One of my favorite concepts from the Less Wrong blog is the "ugh field," coined by Jennifer Rodriguez-Müller. The idea: if you hate washing the dishes, not only do you leave the dishes unwashed, but you hate thinking about the mounting pile of dirty dishes. The more you dislike thinking about the dishes, you harder you try not to think about them at all. In other words, there's an ugh field around the dishes. (In psychology this would be called some kind of defense mechanism, probably denial or thought suppression. But I find "ugh field" so much more descriptive.)
This summer I wanted to learn to play the banjo. In the past, I've quickly lost momentum when trying to learn an instrument. My husband plays about six instruments, so I've used his method for painless musicianship:
- Keep the instrument in plain view where it's easy to pick up for a few minutes in between other activities.
- No scales, exercises, or anything you don't enjoy.
- Spend time fooling around with the instrument, playing whatever you want.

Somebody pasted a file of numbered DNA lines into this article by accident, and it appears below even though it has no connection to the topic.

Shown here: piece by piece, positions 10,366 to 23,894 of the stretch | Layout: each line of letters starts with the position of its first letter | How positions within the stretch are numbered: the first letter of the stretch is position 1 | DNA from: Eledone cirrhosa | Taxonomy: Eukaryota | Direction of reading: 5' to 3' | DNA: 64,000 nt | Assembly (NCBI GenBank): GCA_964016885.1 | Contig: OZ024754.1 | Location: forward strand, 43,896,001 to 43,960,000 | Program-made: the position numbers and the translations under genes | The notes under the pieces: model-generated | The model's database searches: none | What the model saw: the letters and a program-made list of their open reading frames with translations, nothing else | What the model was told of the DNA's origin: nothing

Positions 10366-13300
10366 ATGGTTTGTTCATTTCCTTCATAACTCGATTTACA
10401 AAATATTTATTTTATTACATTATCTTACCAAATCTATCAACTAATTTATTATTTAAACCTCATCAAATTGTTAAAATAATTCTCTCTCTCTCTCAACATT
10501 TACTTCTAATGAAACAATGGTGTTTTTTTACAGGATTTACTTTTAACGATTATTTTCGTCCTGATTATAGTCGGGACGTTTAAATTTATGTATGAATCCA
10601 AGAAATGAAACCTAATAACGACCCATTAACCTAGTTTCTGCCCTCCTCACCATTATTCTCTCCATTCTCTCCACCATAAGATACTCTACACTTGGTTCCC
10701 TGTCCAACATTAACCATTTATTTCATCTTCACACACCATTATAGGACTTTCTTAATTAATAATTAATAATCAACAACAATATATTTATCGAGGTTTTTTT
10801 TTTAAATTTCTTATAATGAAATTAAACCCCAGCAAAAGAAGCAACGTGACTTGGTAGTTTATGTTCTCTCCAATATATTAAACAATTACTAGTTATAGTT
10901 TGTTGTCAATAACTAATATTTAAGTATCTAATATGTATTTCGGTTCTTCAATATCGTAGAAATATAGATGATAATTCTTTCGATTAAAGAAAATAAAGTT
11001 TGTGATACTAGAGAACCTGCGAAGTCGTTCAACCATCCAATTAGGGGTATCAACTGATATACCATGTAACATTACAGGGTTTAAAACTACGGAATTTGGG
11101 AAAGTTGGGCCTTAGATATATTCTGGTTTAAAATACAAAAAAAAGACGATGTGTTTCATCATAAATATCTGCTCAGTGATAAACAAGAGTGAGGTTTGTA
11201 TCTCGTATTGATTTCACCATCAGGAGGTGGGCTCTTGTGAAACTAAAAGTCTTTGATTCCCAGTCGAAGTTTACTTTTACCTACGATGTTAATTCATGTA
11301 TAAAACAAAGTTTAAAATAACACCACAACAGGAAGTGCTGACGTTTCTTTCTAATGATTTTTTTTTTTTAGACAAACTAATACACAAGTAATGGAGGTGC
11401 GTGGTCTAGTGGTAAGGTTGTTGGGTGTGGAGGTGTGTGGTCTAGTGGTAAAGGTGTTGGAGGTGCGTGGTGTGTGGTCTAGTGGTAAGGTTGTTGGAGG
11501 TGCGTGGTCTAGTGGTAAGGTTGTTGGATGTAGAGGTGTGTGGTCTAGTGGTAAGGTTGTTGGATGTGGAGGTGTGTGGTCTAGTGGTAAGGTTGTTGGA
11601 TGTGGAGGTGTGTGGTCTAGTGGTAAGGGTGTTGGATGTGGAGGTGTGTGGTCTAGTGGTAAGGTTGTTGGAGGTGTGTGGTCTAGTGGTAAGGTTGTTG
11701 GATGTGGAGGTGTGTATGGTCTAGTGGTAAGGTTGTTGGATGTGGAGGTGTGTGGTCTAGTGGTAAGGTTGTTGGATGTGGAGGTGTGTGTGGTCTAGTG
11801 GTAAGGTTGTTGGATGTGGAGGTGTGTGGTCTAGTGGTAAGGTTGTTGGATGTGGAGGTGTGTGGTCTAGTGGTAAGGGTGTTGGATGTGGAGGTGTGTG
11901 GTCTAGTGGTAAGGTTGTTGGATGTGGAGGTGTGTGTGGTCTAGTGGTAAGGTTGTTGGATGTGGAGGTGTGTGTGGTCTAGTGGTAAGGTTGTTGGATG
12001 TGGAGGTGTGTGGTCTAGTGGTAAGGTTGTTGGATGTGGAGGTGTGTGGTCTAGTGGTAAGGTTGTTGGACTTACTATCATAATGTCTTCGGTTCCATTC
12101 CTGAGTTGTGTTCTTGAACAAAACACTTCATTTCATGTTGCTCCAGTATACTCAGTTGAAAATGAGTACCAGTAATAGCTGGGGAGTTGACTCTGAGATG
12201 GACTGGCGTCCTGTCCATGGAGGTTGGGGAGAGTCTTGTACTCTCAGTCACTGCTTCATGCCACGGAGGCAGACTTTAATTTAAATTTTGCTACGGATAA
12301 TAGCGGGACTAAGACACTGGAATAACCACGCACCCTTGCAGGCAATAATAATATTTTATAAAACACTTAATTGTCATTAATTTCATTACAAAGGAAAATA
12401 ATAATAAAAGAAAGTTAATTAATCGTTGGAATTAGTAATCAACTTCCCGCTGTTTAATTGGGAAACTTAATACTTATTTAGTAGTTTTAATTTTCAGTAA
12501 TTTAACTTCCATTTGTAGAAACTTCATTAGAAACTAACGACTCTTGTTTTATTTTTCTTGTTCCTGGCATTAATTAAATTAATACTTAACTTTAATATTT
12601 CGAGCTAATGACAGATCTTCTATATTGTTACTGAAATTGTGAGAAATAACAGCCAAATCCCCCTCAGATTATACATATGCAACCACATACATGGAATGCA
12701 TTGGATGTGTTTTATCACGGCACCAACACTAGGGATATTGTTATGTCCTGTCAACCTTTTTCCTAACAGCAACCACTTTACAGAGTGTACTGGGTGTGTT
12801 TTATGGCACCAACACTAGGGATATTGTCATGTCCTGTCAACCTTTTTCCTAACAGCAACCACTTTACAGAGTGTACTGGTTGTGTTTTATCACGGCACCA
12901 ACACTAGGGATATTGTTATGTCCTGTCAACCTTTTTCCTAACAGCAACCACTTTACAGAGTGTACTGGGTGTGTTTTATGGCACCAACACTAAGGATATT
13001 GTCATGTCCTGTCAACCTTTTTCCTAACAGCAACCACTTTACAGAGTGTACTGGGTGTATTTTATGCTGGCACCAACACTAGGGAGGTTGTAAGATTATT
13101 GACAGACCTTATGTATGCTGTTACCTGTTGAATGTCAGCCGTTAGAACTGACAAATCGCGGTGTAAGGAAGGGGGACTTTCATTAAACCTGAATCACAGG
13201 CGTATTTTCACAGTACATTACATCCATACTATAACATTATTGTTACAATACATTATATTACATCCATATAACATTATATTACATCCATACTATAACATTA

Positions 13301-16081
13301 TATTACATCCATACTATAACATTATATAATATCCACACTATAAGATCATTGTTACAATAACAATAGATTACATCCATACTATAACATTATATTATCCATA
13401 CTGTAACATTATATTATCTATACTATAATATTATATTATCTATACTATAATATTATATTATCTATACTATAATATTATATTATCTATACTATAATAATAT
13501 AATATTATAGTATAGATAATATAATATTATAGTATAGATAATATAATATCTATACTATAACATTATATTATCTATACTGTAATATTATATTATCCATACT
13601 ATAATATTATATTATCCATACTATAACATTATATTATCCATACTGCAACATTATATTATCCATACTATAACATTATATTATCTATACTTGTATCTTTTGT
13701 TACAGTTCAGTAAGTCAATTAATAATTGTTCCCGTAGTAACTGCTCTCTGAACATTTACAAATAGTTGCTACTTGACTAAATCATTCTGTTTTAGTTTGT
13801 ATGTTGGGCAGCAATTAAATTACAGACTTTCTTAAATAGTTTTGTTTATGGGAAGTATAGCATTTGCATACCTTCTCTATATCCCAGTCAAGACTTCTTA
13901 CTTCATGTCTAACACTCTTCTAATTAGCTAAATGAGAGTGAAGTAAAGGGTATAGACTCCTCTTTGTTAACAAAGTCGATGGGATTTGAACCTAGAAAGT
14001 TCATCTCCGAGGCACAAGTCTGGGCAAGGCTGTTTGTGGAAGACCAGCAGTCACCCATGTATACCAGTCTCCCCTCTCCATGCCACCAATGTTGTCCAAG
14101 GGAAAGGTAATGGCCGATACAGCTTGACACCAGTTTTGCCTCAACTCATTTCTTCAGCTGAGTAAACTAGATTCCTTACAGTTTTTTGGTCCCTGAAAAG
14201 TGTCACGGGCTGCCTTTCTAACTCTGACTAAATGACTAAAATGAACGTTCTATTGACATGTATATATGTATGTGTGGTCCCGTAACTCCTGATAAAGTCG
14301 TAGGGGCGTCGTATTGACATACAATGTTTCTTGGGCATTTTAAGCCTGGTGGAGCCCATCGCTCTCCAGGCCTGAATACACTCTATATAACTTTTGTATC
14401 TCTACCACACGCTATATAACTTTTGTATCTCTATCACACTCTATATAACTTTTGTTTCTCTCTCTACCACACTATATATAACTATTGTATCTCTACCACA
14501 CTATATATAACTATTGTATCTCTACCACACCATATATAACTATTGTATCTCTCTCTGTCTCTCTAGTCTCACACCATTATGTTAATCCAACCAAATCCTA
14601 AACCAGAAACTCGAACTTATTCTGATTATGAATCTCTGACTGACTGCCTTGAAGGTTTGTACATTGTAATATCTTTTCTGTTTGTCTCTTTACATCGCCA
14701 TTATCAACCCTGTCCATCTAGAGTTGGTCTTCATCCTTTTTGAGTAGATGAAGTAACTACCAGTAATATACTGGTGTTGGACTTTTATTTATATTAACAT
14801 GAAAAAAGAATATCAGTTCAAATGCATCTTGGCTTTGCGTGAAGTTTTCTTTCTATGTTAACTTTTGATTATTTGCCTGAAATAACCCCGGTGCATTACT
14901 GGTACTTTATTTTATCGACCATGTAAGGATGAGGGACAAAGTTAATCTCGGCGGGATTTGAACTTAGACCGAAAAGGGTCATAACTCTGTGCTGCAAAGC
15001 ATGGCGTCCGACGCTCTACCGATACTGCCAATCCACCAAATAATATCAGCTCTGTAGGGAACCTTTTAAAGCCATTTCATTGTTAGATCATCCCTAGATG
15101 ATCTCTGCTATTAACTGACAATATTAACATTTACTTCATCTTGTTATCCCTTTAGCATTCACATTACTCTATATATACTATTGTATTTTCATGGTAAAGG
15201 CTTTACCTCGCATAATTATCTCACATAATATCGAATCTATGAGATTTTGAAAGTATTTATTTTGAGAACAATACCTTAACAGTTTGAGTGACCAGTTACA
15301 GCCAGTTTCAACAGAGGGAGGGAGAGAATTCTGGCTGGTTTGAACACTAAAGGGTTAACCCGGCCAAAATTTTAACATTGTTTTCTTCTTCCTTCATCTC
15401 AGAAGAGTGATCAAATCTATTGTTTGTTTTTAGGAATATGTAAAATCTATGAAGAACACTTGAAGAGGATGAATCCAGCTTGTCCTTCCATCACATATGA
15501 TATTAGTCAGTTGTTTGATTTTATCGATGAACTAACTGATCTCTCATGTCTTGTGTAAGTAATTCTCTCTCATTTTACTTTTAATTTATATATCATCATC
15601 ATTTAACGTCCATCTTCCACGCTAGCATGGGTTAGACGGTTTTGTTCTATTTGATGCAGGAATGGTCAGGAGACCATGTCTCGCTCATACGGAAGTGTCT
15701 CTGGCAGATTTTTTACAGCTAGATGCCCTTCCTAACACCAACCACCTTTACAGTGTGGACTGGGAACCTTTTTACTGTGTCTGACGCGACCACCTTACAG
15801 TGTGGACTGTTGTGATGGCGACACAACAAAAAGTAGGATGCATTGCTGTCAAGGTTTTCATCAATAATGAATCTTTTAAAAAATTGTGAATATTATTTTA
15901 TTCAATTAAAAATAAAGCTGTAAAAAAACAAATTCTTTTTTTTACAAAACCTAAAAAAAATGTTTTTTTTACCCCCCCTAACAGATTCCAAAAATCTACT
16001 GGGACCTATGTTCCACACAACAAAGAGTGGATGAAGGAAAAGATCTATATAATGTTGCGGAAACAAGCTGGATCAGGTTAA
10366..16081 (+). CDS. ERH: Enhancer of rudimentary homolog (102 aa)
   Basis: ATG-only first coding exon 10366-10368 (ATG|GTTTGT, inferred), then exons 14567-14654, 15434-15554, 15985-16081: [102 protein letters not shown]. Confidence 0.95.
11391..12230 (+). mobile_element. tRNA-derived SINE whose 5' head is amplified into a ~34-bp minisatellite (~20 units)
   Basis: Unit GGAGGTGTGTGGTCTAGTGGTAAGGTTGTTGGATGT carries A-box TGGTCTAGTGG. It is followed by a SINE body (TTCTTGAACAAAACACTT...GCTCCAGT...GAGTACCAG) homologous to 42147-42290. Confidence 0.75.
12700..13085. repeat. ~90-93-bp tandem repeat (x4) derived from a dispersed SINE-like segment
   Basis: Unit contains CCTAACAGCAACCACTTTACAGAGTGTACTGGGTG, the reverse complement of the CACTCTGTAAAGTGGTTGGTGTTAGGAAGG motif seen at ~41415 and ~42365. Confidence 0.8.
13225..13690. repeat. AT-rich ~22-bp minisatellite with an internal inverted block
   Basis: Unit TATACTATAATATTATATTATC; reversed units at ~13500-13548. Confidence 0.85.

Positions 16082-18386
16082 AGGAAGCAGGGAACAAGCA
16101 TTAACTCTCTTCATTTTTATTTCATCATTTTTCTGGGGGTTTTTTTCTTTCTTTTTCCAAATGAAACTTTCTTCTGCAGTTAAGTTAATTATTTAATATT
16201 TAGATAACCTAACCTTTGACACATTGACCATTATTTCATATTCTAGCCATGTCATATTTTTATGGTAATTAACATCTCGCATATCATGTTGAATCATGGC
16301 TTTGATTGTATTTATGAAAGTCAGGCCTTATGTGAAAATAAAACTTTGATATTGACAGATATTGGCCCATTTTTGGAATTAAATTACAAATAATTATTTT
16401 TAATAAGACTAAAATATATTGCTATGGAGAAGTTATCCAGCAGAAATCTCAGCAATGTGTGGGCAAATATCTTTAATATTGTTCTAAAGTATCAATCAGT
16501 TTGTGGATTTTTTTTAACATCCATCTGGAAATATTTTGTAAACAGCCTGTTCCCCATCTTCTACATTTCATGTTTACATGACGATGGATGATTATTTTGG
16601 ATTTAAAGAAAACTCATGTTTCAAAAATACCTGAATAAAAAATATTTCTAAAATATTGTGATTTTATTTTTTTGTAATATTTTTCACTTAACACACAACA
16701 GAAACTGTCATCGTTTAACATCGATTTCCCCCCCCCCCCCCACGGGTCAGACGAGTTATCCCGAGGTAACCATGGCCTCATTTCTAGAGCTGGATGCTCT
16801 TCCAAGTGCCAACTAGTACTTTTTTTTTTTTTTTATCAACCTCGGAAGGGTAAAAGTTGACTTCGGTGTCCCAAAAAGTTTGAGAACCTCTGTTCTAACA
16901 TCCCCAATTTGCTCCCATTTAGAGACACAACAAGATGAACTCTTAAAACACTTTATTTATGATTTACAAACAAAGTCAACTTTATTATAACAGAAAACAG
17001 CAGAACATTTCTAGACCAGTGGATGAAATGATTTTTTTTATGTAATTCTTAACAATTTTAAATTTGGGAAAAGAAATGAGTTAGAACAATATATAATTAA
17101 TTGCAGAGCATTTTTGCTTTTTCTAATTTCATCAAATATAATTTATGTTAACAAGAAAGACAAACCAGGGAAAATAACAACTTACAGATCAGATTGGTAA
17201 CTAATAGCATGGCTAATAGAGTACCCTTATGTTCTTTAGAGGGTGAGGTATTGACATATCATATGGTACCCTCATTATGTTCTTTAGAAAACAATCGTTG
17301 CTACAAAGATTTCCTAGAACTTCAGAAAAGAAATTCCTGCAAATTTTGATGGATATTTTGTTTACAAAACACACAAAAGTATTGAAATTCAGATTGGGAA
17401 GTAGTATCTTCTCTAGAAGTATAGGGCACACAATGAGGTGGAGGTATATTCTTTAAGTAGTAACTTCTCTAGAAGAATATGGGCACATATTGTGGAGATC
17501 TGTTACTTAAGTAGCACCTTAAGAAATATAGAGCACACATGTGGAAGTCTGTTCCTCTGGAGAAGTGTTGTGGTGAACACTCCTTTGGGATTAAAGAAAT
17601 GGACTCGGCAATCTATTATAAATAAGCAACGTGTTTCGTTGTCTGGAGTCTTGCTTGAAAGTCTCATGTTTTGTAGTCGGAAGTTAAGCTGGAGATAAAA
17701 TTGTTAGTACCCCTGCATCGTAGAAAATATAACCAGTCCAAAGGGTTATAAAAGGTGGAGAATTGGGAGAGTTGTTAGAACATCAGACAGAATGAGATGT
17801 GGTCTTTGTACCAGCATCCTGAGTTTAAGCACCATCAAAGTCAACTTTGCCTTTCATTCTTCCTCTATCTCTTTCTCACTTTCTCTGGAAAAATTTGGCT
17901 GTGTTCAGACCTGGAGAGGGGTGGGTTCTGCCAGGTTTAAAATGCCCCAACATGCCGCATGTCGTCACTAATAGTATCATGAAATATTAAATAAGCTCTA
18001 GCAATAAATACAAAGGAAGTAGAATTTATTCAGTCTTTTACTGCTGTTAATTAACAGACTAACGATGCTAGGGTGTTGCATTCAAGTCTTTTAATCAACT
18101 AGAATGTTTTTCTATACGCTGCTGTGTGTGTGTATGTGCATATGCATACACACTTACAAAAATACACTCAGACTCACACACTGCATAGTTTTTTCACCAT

I realize that most of the best musicians do practice scales, etc., but that requires more discipline than I was willing to put into this project. Using Jeff's method means I don't have an ugh field around practice, so I've made decent progress with the banjo this summer.
When a task seems insurmountable, we're less likely to attempt it at all. I think all of us have an ugh field around the fact that there are more problems in the world than we can possibly solve. I don't think our minds can really comprehend that, even if we tried. And most so most people build a very strong ugh field around the topic.
I think it's worthwhile to chip off bits that are more manageable. I can't become a banjo expert this week, nor can I fix the Sahel food crisis. But I can decide that before I go to bed tonight, I'll put in twenty minutes. Maybe I'll read up on different charities, or maybe I'll write an email to a friend about a cause I think is important. If I keep the plan manageable, I'm more likely to actually do it.
I'll go to bed knowing I didn't do everything, but I did something. And that will make it easier to do something else tomorrow.